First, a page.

Originally published Tuesday, July 10, 2018 at 06:00a.m.

KINGMAN – The Youth Advisory Commission wants to do its part in making sure Kingman children have beds to sleep in rather than on makeshift mattresses or the floor, and plans to accomplish that goal by working with Sleep in Heavenly Peace to hold bed-builds throughout the year.

Councilman David Wayt, Council liaison to the commission, said he was first made aware of Sleep in Heavenly Peace after the non-profit organization held a build in his father’s hometown of Lehi, Utah. “No Kid Sleeps on the Floor In Our Town,” the organization’s motto, spoke to Wayt, the father of four children.

“With four little boys at home I have developed a soft spot in my heart for kids,” Wayt said. “I often see my boys' little faces every time I empathize with another person’s child.”

Wayt, a deputy county attorney, explained that through his job he has worked with various law enforcement agencies from the area and has been present for the delivery of search warrants.

“I’ve seen firsthand the sleeping conditions that some less fortunate children endure each night,” he said. “While there are many less dramatic examples out there, a new bed can mean the world to a struggling family or a formerly uncomfortable child.”

Wayt brought the idea to commissioners Amelia Bracket, Hannah Heiden, Rachel Masters, Laken Moulder and Bryn Zachreson. He said they were “very receptive.”

“Actually being able to use your hands and get involved and get people excited and involved I think was one of the reasons they found this so appealing,” Wayt said.

Wayt and Scott Holtry are co-presidents of the Kingman Chapter of Sleep in Heavenly Peace, and traveled to San Diego in February to receive training on the build process. The organization has 68 chapters in 29 states.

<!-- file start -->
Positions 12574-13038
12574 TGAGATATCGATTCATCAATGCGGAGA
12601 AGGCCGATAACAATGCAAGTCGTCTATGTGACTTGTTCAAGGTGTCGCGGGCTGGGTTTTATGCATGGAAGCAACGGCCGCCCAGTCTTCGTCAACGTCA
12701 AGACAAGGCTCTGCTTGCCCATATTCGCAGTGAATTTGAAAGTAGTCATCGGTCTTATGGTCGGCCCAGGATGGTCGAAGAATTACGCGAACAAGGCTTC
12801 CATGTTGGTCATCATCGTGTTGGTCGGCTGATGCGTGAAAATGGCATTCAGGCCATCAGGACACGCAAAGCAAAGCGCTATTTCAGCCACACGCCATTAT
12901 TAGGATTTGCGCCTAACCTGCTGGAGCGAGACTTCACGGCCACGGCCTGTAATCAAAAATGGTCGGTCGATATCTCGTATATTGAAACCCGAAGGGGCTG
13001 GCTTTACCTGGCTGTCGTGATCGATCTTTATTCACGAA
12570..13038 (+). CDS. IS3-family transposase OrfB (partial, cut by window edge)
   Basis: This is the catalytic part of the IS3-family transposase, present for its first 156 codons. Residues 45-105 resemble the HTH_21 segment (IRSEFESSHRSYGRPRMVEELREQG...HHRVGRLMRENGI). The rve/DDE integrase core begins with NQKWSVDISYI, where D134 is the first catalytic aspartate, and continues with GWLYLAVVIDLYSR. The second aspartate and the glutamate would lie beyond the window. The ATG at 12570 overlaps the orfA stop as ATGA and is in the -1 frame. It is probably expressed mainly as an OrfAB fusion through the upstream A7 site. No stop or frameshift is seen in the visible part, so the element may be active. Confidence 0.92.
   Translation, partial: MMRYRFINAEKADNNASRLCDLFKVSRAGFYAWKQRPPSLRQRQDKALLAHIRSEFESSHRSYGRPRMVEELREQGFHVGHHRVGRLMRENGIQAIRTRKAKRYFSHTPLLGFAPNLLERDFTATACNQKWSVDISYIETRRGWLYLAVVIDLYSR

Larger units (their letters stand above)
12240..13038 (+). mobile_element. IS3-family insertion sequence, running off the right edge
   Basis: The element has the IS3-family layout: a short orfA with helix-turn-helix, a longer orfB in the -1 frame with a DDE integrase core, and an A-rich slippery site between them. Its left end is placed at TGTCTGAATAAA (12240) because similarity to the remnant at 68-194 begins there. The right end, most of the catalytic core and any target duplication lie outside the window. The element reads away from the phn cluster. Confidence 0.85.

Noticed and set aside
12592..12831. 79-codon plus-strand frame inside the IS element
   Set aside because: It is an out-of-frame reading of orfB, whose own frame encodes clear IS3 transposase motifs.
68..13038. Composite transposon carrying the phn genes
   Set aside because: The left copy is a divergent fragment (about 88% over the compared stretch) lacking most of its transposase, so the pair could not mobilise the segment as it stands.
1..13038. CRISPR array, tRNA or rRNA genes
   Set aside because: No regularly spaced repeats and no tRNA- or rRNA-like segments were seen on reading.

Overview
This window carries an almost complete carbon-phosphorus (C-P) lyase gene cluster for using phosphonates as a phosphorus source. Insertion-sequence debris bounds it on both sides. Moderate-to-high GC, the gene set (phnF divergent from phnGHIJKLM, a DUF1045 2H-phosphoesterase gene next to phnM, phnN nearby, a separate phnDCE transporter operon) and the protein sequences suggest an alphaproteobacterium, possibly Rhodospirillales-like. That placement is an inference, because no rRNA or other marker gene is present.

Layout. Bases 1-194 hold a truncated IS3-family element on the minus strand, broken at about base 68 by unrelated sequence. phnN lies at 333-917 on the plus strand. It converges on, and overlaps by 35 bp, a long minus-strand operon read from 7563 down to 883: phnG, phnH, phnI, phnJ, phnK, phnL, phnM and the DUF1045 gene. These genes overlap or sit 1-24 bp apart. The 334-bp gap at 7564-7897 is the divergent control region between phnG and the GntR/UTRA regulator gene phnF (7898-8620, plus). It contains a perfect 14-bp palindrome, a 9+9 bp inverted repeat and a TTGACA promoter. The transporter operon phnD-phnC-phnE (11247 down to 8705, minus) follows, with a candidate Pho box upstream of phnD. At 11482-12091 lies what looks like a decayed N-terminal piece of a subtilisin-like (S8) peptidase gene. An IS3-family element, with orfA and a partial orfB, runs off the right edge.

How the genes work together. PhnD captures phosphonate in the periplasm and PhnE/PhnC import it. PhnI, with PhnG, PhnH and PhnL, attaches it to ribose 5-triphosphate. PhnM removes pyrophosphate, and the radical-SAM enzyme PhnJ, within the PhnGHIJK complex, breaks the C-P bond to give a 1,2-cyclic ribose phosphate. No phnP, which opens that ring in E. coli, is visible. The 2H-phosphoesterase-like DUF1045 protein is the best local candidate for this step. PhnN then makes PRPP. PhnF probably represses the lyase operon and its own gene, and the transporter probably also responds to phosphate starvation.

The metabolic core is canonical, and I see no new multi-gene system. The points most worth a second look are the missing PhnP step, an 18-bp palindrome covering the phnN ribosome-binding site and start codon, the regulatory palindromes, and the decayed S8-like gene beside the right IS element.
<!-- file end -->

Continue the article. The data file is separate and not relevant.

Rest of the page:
“It’s a pretty streamlined process,” Wayt said of the bed builds.

Wayt and Holtry will provide instruction to volunteers to ensure the beds are built properly. The builds entail different stations, with volunteers each contributing a part of the whole. One station will use the chop saw, another will use the orbital sanders. The next step in the process is using a drill press before beds are taken to be assembled.

The majority of the building process will be completed at the build site, but the beds will be assembled in their entirety at whatever home they go to. Wayt explained that he has already received applications for beds and will go through them and choose recipients based on need, as well as when the application was submitted. He emphasized that beds will go to “good, hardworking families that just need a break.”

Wayt hopes that the Kingman chapter can address the issue locally and provide a service for struggling families.

“There are many wonderful families in Kingman struggling financially who want what is best for their children,” Wayt said. “If we can help alleviate their burden by providing this service, I am happy to contribute.”

The first build is scheduled for Aug. 11. Wayt believes the build will take place at the airport and industrial park, but details still need to be hashed out. The commission is hoping to complete at least 20 beds at the August build, and if all goes well, Wayt plans to have another build in December.

“There are many opportunities to serve and get involved with this organization,” Wayt said. “Each and every donation can make a lasting impact.”

To volunteer at the first build, make a cash donation or sponsor the materials needed to make a bed, go to www.SHPbeds.org. From there, follow the links to make a donation, volunteer, or submit an application for a bed.